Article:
Monday, September 5, 2011

Lac de Lhurs

No lolligagging this morning, kids, out of bed! Pack your daypacks and lace your boots! Down to the local store for croissants and pain-chocolat. Today we have ourselves a plan, a goal, a destination. We would hike from the edge of town up to the head of the cirque and on to a high lake called Lac de Lhurs.

The first section of the hike follows some rough dirt roads and took us through the last flat areas of the cirque before climbing towards the headwall. It is deceptive from the map, and certainly from when viewed from below, but this is excellent farmland. It helps explain how it is that such a remote village came to be settled in the first place. Bucolic? I'm expecting Bilbo Baggins to hop out at any moment.

Although the land is verdant, it is used largely for raising livestock: sheep for the most part, but also cows, horses, and a few goats. And although a flock or two were around (just listen for the calypso band of bells floating on the breeze), for the most part not many animals were evident. For as far off the beaten path as this place it, these are merely the winter pastures. Right now most of the livestock are higher up in the mountains in the summer pastures. The land below is used for raising some crops, but mostly for raising fodder for the winter months.

For the most part, folks have long ago made peace with the fact that, with landscape as steep it is, the only way to get anywhere is to use switchbacks. This is in stark contrast to the White Mountains, where trails are content to shoot straight up riverbeds and gullies. Nevertheless, the going was steep in places.

As we got higher, the geology of the place made itself more apparent. For while the lower areas are crumbly shards of sedimentary rock, the higher reaches are made of somewhat harder stuff. This is good, because otherwise there would be no mountains here at all, and it would have all washed down ages ago.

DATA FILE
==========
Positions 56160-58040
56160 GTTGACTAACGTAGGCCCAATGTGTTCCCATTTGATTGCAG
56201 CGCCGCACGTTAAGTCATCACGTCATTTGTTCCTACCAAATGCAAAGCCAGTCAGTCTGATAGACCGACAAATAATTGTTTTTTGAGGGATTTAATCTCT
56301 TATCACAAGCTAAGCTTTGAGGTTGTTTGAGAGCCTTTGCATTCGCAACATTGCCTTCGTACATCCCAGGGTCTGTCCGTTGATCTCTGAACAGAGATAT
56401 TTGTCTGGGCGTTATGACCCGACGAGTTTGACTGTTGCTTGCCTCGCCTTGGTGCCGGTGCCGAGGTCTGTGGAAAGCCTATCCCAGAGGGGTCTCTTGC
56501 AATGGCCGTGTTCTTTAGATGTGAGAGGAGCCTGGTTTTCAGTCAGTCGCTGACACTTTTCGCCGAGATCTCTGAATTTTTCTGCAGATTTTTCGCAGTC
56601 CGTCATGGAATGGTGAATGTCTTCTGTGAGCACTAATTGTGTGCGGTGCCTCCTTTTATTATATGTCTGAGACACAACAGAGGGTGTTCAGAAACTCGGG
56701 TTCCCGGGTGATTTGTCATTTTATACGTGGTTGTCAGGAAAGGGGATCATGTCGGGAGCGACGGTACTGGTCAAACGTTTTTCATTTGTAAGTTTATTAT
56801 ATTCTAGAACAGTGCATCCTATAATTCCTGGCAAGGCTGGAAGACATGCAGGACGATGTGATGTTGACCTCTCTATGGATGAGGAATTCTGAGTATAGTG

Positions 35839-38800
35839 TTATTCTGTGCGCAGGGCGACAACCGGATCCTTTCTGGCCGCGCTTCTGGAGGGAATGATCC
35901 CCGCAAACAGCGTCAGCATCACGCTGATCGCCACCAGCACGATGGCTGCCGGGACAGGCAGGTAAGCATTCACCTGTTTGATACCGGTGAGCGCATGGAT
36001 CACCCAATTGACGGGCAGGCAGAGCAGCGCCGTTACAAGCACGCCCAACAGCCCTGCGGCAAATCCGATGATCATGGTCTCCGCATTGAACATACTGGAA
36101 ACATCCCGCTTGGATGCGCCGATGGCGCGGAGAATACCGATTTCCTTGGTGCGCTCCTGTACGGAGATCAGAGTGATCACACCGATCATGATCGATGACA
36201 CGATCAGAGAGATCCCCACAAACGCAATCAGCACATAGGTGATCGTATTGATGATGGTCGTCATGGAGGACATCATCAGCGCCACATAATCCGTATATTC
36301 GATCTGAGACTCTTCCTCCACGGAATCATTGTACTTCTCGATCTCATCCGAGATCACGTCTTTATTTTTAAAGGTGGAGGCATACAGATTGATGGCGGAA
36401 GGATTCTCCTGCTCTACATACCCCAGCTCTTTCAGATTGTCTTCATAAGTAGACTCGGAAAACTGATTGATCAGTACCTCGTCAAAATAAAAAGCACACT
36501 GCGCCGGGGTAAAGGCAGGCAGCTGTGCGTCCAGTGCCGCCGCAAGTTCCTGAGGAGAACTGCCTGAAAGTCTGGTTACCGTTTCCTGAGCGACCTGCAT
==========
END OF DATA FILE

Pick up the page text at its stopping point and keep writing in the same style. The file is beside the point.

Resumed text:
The farther and higher we climbed, the green fields below were lost to view, and our eyes were drawn to the grey and green heights above. The clouds never fully cleared, and so the sheer rock and sharp peaks played peekabo for the whole hike.

It's mostly limestone in these parts, with some granite mixed in. The presence of limestone explains the many striations and grooves - created by runoff over millenia.

The rock is shot through in many places with inclusions of quartz and other minerals. In some places these serve just as a place for the other rock to flake off. In other places, like this, it just makes a very nice contrast.

We ascended steadily up and up. The final push was across a ravine that, during spring thaw, would be a torrent with spring runoff. At its head and over a little rise we finally reached the glacial bowl that holds Lac de Lhurs. At this time of year, the Lac is quite low, which explains why the outlet was dry. Like a bathtub ring, you can see the usual height of the spring melt. The bowl about is similar to Tuckerman Ravine with Hermit Lake, though the materials are completely different. No trees reach up here - it is all grass, moss, flowers, and a few coniferous shrubs. Alas, although the views out and up are nice, the Lac itself and the nearby slopes are (especially under cloudy skies) a bit drab and depressing.

The rock has been assaulted over the ages with wind, rain, cold, snow, and glaciers, and like so many mountain ranges on Earth has plenty of scree.

But we were hardly alone here. Even before we reached the lake, we passed through this flock of sheep (at their summer pasture! Mon Dieu!). This breed is particularly long in face. Their wool, if it is used at all, must need a terrible amount of washing and carding to be workable.

We also met this lone donkey. He was very interested in Paul, hoping desparately to get some lunch. Paul pulls out some bread, and the donkey begins a plaintive bray. Paul pulls out a carrot, and the donkey starts to drool. Ever hopeful, he and Jasper could be good friends.

There were people here as well. Other hikers, sure, but also a few folks fishing from shore! The Lac is stocked with trout. We also met a few British researchers, one of whom was up past her knees in the water, reaching deep to pull up rocks. They have a datalogger of some sort in the Lac, and were trying to retrieve it. But, due to a wet spring and summer, the Lac was higher than usual at this time, hence the fishing around in freezing water!

On the way down, the cloud deck descended with us, so that by the time we regained the car and cruised back into the village, we could see little of the heights we had so recently been on. As we descended, I filled a Nalgene from my pack with the abundant blackberries growing in brambles that cropped up here and there on either side.

Our next planned hike it to the summit of the nearest peak overlooking the cirque: Pic d'Anie. However, we have encountered a consistent pattern of clouds on the heights, especially in the afternoon. So we'll have to wait and see: it would be awful to climb this picturesque peak and not be able to enjoy the view!

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